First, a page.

# How can Mercury's sodium tail be imaged?

I recently learned that Mercury has a sodium tail. Can this sodium tail be imaged with a ground based telescope? Is so, what is the minimum setup required to be able to take a picture of it? Do you need any specific filters?

• These guys sell a Na D line transmission filter for \$8,280, or \$5,295 if you want their amateur model. :) Apr 11 at 14:57

## 4 Answers

Yes, it is possible; see https://twitter.com/sevospace/status/1328082050889490433

However, M. Voltmer used a “custom-made sodium filter,” without giving any details…

It can, and it has been imaged by ground-based photography. Carl Schmidt dedicated his PhD thesis to Mercury and in particular its sodium tail. Therein he describes the setup and procedure. The - to me - most impressive photo was obtained with a 10cm coronograph at the McDonald observatory with a very narrow band-pass filter (around ~1nm width): In essence: it is possible. But it is not easy. And a 'cheap' and not-tunable sodium filter of a few nm width (~10nm), used in sub-urban environment with the polluted sky, and the limited visibility times of Mercury and the photographic equipment available to me, did not enable me - so far - to capture it. A similar filter as described in the thesis is (or was when I looked for it a few years back in 2018) available for prices from 5k€ upwards.

Location may also play a role, there are more favourable ones: you want a location and time where the ecliptic plane is steep with respect to the horizon and when Mercury is in the Morning sky, so that the tail points away from the Sun which is still below horizon.

However a number of other people have already imaged it as well.

This is a partial answer only.

I'd expected that the Paywalled Geophysical Research Letter linked below would have some quantitative information on brightness, but once I got behind a paywall and looked at it I found it didn't and neither did any other paper I could find.

I'll keep looking for some quantitative brightness information and update when I find something useful.

Your question links to @ antispinwards' answer to Are there auroras on Mercury? which links to the Astronomy Picture of the Day for 2020 July 8

Explanation: What is that fuzzy streak extending from Mercury? Long exposures of our Solar System's innermost planet may reveal something unexpected: a tail. Mercury's thin atmosphere contains small amounts of sodium that glow when excited by light from the Sun. Sunlight also liberates these molecules from Mercury's surface and pushes them away. The yellow glow from sodium, in particular, is relatively bright. Pictured, Mercury and its sodium tail are visible in a deep image taken in late May from Italy through a filter that primarily transmits yellow light emitted by sodium. First predicted in the 1980s, Mercury's tail was first discovered in 2001. Many tail details were revealed in multiple observations by NASA's robotic MESSENGER spacecraft that orbited Mercury between 2011 and 2015. Tails are usually associated with comets. The tails of Comet NEOWISE are currently visible with the unaided eye in the morning sky.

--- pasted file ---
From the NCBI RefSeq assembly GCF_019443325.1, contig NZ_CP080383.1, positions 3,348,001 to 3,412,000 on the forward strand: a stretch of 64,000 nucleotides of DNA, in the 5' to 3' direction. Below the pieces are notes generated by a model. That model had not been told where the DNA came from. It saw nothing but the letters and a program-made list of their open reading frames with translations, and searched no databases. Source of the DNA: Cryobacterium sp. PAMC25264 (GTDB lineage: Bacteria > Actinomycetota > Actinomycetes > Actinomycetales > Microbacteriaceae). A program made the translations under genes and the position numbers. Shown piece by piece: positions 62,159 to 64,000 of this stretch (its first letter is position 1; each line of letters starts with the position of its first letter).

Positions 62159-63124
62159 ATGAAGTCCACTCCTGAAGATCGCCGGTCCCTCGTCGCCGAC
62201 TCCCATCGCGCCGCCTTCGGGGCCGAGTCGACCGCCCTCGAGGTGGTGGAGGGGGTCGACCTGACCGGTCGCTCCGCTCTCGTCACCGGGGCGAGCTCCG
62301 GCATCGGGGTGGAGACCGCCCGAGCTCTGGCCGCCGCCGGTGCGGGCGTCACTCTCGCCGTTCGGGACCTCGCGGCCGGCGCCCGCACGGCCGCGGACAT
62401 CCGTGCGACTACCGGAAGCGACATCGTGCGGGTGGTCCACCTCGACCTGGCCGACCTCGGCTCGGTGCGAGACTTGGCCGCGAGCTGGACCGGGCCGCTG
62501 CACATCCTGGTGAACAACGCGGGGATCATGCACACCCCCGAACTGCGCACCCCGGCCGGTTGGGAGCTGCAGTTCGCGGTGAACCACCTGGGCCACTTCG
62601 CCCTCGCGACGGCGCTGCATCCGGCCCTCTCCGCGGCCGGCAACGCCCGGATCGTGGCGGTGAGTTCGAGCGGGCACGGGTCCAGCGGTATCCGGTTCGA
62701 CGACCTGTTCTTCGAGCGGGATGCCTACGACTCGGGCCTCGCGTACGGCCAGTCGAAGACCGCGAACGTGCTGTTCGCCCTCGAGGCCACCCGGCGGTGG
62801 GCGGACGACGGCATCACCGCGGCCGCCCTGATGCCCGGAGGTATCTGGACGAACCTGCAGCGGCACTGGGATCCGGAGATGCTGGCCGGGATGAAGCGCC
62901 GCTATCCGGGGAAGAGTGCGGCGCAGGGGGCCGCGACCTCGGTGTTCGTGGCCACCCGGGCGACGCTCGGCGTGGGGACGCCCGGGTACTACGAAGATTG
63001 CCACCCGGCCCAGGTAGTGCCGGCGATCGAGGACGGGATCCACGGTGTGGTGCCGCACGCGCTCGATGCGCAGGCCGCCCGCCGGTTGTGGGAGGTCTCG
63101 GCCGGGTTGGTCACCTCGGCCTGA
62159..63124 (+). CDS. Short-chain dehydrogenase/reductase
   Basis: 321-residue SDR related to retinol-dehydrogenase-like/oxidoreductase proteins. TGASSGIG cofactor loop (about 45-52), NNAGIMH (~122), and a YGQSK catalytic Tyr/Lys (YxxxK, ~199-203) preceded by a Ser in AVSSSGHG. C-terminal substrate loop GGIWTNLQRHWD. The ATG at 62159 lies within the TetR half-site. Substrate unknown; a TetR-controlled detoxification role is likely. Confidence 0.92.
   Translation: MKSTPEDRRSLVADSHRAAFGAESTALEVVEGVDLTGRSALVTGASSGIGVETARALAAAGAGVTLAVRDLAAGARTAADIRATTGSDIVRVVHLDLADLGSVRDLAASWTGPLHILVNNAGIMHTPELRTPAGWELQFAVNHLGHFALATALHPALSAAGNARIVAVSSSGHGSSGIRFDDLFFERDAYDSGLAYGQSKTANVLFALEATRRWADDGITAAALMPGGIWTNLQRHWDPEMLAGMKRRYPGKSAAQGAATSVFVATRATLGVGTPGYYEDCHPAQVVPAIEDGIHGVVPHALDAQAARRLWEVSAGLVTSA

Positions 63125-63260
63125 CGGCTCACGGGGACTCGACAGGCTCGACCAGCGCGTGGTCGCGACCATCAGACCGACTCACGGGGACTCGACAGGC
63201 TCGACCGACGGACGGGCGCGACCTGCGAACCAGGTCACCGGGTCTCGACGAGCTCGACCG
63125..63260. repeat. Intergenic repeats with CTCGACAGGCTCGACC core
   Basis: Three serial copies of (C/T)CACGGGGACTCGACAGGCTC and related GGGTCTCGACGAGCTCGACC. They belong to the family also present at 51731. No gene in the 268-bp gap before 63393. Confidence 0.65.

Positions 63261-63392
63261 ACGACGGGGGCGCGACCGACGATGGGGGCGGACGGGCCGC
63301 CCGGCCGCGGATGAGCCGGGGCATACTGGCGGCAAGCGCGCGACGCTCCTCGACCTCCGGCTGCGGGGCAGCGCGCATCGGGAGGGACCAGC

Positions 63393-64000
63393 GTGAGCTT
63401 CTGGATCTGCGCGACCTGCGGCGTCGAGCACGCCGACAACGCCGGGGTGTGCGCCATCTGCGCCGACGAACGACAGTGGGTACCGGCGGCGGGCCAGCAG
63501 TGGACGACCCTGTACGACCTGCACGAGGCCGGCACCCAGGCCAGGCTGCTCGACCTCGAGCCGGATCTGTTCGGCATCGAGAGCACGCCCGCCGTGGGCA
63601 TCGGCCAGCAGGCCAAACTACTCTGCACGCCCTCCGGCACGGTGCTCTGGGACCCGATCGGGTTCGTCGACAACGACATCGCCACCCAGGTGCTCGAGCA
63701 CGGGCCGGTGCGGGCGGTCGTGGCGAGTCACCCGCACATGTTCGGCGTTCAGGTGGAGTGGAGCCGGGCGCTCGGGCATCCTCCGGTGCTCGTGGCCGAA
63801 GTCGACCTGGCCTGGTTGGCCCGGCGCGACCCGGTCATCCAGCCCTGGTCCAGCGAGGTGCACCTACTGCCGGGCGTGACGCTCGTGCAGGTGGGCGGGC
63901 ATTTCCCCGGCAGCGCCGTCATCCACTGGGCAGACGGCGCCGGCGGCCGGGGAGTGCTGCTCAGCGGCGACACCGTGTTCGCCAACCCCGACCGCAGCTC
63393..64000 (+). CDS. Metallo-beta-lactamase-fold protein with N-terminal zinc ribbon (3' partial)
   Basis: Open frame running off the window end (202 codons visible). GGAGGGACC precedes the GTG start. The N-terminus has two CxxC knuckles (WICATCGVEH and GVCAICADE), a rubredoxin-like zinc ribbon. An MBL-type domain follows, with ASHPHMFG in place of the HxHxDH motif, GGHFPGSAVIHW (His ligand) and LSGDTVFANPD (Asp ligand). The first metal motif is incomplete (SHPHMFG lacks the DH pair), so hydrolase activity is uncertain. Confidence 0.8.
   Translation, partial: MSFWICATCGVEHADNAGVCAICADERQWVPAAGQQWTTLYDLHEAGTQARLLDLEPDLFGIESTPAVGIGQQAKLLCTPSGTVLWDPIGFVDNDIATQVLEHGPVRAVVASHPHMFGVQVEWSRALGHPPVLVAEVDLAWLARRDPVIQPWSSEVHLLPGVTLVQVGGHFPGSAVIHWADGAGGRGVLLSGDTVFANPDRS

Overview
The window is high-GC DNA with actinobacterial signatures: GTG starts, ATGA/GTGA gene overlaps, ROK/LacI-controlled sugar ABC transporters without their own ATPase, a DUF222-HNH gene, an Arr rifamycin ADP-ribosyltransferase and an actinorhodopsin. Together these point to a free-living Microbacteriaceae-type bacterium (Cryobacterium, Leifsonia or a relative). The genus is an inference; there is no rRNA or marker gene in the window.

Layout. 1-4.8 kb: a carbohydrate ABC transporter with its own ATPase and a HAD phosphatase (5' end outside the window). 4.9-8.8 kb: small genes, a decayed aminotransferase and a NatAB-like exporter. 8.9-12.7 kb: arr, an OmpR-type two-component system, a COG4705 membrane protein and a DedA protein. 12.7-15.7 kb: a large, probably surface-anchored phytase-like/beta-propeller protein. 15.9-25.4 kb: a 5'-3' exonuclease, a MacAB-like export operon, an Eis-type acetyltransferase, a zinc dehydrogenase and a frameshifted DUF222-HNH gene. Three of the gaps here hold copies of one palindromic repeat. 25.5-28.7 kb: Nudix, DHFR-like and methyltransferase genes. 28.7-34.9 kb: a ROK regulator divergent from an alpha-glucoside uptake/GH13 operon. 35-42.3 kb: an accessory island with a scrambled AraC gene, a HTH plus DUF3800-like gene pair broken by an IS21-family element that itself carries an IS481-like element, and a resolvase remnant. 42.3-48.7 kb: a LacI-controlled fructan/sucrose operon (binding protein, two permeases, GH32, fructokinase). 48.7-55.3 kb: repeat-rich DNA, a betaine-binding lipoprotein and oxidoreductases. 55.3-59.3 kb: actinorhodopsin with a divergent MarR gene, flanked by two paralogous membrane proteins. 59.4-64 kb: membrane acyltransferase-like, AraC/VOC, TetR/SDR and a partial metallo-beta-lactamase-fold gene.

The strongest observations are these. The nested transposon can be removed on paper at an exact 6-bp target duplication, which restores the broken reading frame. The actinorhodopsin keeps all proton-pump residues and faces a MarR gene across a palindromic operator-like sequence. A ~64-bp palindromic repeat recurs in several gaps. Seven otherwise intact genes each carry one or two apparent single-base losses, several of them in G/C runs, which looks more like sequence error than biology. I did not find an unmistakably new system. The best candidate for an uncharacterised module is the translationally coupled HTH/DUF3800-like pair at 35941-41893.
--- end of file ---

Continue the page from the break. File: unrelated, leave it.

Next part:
Links there lead to

Following the recent optical discovery of intense sodium D‐line emission from Mercury, we explore the scenario of an extended exosphere of sodium and other metallic atoms. It is shown that the strong effect of solar radiation pressure acceleration would permit the escape of Na atoms from Mercury's surface even if they are ejected at velocity less than the surface escape velocity. Fast photoionization of the Na atoms is effective in limiting the tailward extension of the sodium exosphere, however. The subsequent loss of the photoions to the magnetosphere could be a significant source of the magnetospheric plasma. The recirculation of the magnetospheric charged particles to the planetary surface could also play an important role in maintaining an extended sodium exosphere as well as a magnetosphere of sputtered metallic ions.

Based on the magazine Ciel et Espace of October-November 2021, it can be done with a small instrument and a narrow-band filter centered on the emission of sodium. They show an image of Mercury's sodium tail made by stacking seven 1-minute pictures from an Astro Professional 80ED refractor telescope and an EOS 500 D.

Nul besoin d'un gros instrument pour la dévoiler. Le secret est plutôt l'utilisation d'un filtre à bande étoite centré sur la raie d'émission du sodium.